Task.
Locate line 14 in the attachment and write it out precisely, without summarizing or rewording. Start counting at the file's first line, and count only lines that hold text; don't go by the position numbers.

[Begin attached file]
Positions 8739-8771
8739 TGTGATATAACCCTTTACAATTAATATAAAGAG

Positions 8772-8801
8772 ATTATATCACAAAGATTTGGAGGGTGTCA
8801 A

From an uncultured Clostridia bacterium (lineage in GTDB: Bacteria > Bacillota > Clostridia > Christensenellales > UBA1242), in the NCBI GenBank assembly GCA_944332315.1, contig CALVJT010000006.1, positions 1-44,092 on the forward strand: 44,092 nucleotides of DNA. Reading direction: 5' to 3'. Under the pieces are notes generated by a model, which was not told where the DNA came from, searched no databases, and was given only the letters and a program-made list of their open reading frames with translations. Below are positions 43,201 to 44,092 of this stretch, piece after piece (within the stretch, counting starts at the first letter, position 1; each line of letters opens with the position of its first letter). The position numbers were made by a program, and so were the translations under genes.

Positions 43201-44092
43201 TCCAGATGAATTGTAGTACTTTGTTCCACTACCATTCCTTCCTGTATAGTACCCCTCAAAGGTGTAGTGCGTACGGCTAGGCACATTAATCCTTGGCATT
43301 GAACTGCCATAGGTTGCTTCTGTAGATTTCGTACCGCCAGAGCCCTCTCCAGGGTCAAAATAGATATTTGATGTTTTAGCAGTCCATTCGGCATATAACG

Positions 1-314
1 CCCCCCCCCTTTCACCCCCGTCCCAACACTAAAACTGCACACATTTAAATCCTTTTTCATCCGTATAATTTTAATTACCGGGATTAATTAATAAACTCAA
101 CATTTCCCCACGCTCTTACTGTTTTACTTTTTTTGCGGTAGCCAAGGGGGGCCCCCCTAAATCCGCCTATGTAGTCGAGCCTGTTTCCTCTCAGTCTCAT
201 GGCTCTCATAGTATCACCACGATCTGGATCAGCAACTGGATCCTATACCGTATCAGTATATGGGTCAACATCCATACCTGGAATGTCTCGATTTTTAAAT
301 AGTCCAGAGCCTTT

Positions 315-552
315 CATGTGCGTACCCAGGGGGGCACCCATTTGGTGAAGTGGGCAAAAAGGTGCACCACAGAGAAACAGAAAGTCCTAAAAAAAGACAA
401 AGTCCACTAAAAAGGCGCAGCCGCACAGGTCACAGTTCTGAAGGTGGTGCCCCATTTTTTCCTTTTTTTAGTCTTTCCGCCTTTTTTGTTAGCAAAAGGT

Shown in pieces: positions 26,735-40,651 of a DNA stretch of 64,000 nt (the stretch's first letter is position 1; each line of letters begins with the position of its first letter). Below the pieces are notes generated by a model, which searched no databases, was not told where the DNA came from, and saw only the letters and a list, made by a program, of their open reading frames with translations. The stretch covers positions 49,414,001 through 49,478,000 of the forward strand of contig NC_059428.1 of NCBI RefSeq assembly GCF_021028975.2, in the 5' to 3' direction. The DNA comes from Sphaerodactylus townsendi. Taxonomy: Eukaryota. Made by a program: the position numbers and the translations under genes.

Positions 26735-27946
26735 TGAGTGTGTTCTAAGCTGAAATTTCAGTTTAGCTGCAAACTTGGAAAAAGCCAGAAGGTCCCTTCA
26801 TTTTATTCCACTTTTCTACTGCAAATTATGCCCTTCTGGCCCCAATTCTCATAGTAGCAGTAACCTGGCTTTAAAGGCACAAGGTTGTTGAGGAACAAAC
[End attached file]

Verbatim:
301 AGTCCAGAGCCTTT